In September 2000 a boundary amendment to the Estero Bay
Florida Forever project was submitted by the Department of Environmental
Protection’s (DEP) Office of Coastal and Aquatic Managed Areas (CAMA)
and approved at the September 19, 2000 Acquisition and Restoration Council
meeting. This boundary amendment included an addition of 240 acres (5
owners of 14 parcels) to the Estero Bay Florida Forever project. The Bigelow
parcel is one of the parcels included in the amendment. Shortly after
the project had been mapped, and before appraisals were ordered, the Estero
Bay Florida Forever project shifted from a category “A” to
a category “B” project, and all negotiation efforts with Mr.
Bigelow, and other owners were
2nd Substitute Item 6, cont.
placed on hold. On January 29, 2002 the Estero Bay Florida Forever project moved back to the category “A” project list and negotiations resumed.
The Bigelow parcel does not have legal or physical access but can be accessed through adjacent state-owned property. The owner believed he had access based upon an easement recorded in Official Records Book 1519, Page 202, Public Records of Lee County, Florida. The appraisal states there is no physical access, but recited legal access based upon the same easement. DEP’s Division of State Lands staff reviewed the recorded easement and has determined it does not provide legal access to the parcel. The appraiser has estimated the cost to gain access would be no more than $10,000.
All mortgages and liens will be satisfied at the time of closing. On June 22, 1999, the Board of Trustees approved a staff recommendation to delegate to DEP the authority to review and evaluate marketability issues as they arise on all chapter 259, F.S., acquisitions and to resolve them appropriately. Therefore, DEP staff will review, evaluate and implement an appropriate resolution for any title issues that arise prior to closing.
A title insurance policy, a survey, an environmental site evaluation and, if necessary, an environmental site assessment will be provided by the purchaser prior to closing.
The Bigelow parcel is among the remaining essential acquisition properties within the Estero Bay Florida Forever project. This parcel contains pine flatwoods, salt flats, and salt and freshwater marshes. The Bigelow parcel was added to the project boundary mainly in an effort to extend CAMA’s management area around Hendry Creek, an important tributary to the Estero Bay, and would provide CAMA an additional half-mile of protected coastline along Hendry Creek to manage. In addition to the nesting, feeding, roosting, cover and migration resting areas these communities provide, the Bigelow site contains various species of orchids, one of which may include the endangered ground orchid.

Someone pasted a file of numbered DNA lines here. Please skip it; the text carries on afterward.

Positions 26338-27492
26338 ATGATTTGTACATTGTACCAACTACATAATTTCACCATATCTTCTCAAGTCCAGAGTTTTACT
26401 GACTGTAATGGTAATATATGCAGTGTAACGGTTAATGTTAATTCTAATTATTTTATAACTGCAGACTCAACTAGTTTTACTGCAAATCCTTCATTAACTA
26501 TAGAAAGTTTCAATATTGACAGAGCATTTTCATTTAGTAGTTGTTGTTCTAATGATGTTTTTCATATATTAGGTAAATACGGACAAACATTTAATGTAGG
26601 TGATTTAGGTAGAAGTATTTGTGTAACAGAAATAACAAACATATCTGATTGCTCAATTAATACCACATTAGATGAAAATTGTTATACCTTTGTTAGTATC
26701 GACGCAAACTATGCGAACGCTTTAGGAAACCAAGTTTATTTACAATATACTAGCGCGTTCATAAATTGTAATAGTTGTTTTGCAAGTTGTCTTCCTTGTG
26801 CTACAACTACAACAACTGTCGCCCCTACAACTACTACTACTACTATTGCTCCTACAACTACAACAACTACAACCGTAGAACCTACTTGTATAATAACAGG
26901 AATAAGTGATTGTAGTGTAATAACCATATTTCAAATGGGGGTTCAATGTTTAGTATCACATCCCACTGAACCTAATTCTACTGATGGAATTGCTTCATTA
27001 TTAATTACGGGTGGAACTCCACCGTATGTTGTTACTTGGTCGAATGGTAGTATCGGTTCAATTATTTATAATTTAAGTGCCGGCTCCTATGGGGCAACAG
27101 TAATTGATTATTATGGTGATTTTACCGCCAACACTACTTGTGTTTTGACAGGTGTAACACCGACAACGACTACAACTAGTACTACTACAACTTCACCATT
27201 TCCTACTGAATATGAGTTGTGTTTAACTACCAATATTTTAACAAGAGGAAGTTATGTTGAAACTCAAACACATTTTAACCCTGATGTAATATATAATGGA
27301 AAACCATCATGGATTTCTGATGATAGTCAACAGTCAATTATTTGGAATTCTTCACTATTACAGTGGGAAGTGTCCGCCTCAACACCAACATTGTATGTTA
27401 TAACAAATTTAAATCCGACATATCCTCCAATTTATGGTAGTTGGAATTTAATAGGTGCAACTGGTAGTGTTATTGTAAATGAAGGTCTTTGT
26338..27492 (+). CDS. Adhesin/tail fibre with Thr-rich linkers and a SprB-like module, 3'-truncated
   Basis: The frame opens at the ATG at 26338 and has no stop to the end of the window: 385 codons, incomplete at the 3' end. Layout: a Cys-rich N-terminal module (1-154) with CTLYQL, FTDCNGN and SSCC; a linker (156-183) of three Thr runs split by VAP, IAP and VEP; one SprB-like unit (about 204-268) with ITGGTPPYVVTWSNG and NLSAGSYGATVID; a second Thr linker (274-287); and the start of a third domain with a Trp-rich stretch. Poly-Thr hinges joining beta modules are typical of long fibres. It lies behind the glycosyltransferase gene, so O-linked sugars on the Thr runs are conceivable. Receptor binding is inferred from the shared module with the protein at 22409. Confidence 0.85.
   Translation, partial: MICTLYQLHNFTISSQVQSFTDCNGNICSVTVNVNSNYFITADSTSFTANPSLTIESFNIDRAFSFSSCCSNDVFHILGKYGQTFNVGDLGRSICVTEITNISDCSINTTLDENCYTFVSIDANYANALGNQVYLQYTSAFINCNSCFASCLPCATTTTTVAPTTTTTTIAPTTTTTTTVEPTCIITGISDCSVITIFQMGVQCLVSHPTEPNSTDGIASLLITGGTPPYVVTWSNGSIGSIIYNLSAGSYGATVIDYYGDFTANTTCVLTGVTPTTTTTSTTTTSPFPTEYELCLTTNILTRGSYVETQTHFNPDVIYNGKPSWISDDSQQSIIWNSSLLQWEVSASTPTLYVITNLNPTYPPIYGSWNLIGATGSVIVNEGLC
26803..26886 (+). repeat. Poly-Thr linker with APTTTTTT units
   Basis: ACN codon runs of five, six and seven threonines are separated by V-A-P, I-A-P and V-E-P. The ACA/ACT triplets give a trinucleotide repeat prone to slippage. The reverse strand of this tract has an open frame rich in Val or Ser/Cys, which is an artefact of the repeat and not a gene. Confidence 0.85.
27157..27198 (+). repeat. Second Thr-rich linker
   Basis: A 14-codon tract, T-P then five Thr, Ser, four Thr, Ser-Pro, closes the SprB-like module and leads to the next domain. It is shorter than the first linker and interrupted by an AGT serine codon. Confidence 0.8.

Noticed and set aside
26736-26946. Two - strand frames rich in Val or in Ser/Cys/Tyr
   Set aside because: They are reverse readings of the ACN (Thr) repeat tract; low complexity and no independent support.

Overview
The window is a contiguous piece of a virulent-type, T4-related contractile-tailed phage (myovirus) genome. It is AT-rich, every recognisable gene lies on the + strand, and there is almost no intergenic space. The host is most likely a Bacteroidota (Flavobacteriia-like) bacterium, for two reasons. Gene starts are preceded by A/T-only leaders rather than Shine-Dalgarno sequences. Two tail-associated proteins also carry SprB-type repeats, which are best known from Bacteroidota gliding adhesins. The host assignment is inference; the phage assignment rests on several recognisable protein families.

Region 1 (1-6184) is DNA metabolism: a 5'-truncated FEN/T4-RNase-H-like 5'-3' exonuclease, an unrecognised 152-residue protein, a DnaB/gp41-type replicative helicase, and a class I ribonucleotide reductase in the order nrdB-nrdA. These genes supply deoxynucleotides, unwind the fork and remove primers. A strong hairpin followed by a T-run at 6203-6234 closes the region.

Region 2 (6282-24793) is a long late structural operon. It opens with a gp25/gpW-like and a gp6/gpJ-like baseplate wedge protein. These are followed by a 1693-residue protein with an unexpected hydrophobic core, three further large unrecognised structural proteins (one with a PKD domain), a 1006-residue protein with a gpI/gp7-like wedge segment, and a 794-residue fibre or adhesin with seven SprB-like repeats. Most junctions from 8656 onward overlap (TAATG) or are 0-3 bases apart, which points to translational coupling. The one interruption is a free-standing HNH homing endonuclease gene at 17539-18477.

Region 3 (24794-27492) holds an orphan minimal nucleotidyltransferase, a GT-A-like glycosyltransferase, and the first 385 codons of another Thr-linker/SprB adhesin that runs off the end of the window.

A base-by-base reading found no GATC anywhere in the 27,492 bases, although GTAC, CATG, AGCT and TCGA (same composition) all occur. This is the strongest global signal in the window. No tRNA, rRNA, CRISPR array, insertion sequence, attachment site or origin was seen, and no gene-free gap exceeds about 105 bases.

Estero Bay is one of the most productive estuaries in the state, and is the state’s first aquatic preserve, designated in 1966. Its mangroves shelter important nesting colonies of water birds, and feed and protect many aquatic animals. These animals, in turn, are the foundation of a commercial and sport fishery. Important archaeological remains of the Calusa Indians dot the area. The Estero Bay project will protect the bay’s water quality, its native plants and animals, its archaeological sites, and will provide recreational opportunities to the people of the rapidly growing Fort Myers area.
This property will be managed by CAMA as an addition to the Estero Bay Aquatic Preserve.
This acquisition is consistent with section 187.201(10), F.S., the Natural Systems and Recreational Lands section of the State Comprehensive Plan.
(See Attachment 6, Pages 1- 42)
Substitute Item 7 The Nature Conservancy Charitable Trust Assignment of Option Agreement/St. Joe Timberland Florida Forever Project
REQUEST: Consideration of the acceptance of an assignment
of an option agreement to acquire 2,851.7 acres within the St. Joe Timberland
Florida Forever project from The Nature Conservancy Charitable Trust.
Substitute Item 7, cont.
LOCATION: Sections 17 through 20, and 29 through 32, Township 06 South, Range 01 West; and Sections 25 and 36, Township 06 South, Range 02 West
CONSIDERATION: $10,302,000 ($10,202,000 for the acquisition; and $100,000 for the purchase of the option agreement)
was purchased as part of a larger tract.